Welcome to the Healthy Families forums!

This is a space to ask questions, share experiences and support each other. Find a relevant thread or start your own!

Before you can post or reply in these forums, please join our online community and have a read of the community rules. Forum membership is open to anyone residing in Australia.

  • share on Facebook
  • share on Twitter
  • Print page

Topic: Social anxiety or something else?

10 posts, 0 answered
  1. gucia6
    gucia6 avatar
    59 posts
    9 July 2020

    Hi everyone,

    Generally I am craving for being among people, but lack social skills allowing me to get closer.

    Whenever I meet someone, I am terrified, my mind goes blank. And this moves to "what-should-I-say-now,what-should-I-say-now", "they probably think I am boring/cold/rude", "oh,this is so awkward", "what if they think I am not worthy talking to anymore?" etc. I need a moment to get used to them and realize that they are not going to eat me and I can actually talk to them (if they are still there of course).

    During parties I am the listener and observer, and I need someone safe (usually my husband) to be beside me to feel comfortable.

    I am also OK speaking in front of people, as long as I am prepared. But any change of agenda and if I have to answer sudden questions I get light-headed, dry throat, go bright red, my heart wants to beat itself out of my chest, and really just want to turn around and run away.

    But the real problem is this horrible fear of being left out, not fully accepted, never being invited to share time with those people I care about. In the past, I preferred just to leave thinking that I am not good enough for them to accept me. Once I was openly pushed away from a group, because I was the target of bullying, and they didn't want to have trouble because of me. Back then I already shut myself out and I didn't bother.

    I volunteer in the community, I thought I got somehow close to couple of people and even thou the progress is really slow, I was OK with it. But recently one person from 'my' group was moving so I offered my help, but was told they have enough helpers. After that this person started discussing plan of action for the moving day with two others from 'my' group. This completely kicked me off balance. I don't think it was intentional, as I can feel I am liked and respected. And well, I know it is slow and the necessary closeness has not bloom yet, but still it hurts as hell. Later at home I ended up in teary mess. I wanted to scream "What did I do wrong?", "Why am I being treated so different if we all started the volunteering at the same time?", "it's so unfair", etc.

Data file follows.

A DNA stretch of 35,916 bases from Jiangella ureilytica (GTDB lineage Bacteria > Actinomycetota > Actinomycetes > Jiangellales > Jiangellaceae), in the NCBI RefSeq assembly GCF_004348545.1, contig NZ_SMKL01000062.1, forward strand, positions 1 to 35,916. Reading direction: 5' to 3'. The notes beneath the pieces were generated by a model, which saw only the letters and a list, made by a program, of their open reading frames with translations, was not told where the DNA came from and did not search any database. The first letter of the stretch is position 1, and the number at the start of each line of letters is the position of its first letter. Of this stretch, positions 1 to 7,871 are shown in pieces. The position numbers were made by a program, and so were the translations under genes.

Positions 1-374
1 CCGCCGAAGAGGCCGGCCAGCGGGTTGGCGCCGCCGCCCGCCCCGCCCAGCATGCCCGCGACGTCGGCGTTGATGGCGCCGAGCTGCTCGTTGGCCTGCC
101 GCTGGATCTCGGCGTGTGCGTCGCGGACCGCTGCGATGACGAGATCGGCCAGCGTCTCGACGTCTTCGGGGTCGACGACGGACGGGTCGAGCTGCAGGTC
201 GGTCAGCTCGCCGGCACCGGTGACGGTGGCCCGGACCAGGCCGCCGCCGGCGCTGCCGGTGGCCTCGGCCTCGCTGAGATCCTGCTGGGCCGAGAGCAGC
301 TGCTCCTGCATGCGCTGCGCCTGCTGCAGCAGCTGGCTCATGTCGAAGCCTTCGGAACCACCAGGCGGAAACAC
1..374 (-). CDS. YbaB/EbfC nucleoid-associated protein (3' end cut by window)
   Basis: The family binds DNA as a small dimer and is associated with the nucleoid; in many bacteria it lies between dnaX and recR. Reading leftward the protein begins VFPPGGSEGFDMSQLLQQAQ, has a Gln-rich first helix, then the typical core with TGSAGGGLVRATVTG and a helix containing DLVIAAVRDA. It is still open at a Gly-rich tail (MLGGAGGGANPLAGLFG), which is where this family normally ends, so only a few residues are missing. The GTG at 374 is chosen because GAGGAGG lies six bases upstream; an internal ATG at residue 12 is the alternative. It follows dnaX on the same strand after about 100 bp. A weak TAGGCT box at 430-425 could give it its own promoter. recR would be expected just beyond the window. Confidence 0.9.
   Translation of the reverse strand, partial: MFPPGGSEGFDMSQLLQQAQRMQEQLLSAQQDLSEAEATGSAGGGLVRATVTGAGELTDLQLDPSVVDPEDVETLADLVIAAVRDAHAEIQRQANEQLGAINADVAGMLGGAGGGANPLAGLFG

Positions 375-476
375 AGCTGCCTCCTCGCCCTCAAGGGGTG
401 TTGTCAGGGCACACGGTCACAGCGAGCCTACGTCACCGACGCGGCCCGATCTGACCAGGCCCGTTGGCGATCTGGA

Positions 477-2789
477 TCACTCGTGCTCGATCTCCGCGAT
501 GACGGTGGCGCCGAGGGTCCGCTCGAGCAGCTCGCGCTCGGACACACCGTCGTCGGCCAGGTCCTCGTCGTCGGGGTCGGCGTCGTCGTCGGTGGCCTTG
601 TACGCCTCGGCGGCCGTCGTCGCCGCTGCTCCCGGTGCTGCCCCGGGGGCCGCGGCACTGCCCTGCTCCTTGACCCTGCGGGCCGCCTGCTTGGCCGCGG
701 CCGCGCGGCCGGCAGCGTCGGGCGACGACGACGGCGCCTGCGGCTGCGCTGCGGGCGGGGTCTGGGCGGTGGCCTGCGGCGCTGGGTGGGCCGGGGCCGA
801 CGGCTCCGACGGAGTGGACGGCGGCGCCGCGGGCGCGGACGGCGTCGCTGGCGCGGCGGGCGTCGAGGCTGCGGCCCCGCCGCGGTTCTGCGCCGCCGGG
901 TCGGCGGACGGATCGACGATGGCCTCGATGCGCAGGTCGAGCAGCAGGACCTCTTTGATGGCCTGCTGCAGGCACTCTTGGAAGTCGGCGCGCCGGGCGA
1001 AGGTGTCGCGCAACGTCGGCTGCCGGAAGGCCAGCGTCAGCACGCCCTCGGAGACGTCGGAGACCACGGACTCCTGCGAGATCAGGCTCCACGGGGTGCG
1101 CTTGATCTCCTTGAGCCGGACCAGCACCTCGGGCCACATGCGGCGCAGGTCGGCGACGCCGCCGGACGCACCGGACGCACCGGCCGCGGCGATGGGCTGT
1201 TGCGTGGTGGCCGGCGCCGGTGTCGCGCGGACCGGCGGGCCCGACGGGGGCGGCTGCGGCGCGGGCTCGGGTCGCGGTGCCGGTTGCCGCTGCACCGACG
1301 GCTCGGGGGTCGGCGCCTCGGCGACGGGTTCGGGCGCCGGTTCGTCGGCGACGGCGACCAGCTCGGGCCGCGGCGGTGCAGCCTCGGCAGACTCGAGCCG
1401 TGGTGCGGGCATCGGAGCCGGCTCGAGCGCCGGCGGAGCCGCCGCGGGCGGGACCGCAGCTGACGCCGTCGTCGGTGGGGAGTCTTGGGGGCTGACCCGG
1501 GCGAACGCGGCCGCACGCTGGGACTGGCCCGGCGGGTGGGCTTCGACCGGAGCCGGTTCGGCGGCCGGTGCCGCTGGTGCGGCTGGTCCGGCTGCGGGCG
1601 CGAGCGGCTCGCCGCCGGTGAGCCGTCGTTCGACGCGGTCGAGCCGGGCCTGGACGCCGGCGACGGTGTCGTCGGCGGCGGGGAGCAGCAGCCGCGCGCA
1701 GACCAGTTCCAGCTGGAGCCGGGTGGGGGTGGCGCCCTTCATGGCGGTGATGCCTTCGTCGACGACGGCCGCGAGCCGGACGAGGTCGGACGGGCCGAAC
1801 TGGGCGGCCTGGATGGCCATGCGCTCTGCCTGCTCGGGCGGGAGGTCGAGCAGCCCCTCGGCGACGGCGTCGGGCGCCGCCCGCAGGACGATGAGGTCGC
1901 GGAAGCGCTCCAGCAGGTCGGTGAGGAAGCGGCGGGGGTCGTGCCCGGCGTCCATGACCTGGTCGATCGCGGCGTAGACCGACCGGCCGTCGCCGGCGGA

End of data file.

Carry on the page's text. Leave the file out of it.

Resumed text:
After calming down I started being angry at them. But this I can handle. I will not jump out at them, I know I suck big time when it comes to socializing. But I am learning how to improve.

    The thing I am in need now is rather how to cope with this overwhelming pain of rejection, disappointment and how to prevent pushing them away due to my upset condition.

  2. Aphador
    Valued Contributor
    • A special award for members who go above and beyond to support others here on the forums
    • A member of beyondblue's blueVoices community
    Aphador avatar
    71 posts
    9 July 2020 in reply to gucia6

    Hey Gucia! :)

    You sound like me! Well done for recognising that this is a part of your life that is impacting you, and taking the initiative to reach out.

    For most of my life, I was like this- always in my head, worrying about things and thinking about what I could say- but nothing would come to mind :(. I would assume people are judging me or would not want to hang out with me. Often when I was by myself (walking down the street or otherwise), I would feel immense discomfort- utterly different to when I was walking with a friend.

    Let me guess- when you talk about this stuff to others you are often told (or perhaps feels) that you overthink things? It may be the case, but it doesn't solve the problem!

    As for how I alleviated this- there was a number of things. Not to cause any alarm, but it did end up being the case that I had pretty bad social anxiety. Firstly, I would like to suggest speaking with a psychologist/counsellor (like I did). They can give you tactics to work on that will help. You can organise this with your GP.

    In the meantime, there are a few things you could look into. Firstly, mindfulness is a big one. In our situation, mindfulness gets us out of our head and into the present moment. This is extremely helpful when conversing! Mindfulness allows a sense of calm- not thinking about the past or future. There are some resources on mindfulness on the front page of Beyond Blue to get you started.

    Part of mindulness is slowing down. Breathing is a big part of it- slow down your breathing, your walking, your talking speed... this is all connected to how stressed we feel in the moment. Focus on the breath and these symptoms- light-headed, high bpm etc. will lighten.

    If you have any more questions, please ask! I have given you quite an abridged version of mindfulness. There are numberous self-help books and resources online that may help. I would, however, once again like to recommend a counsellor/psychologist- they are a fantastic and underutilised resource. I truly believe that everyone should have a one.

    Would love to hear your thoughts!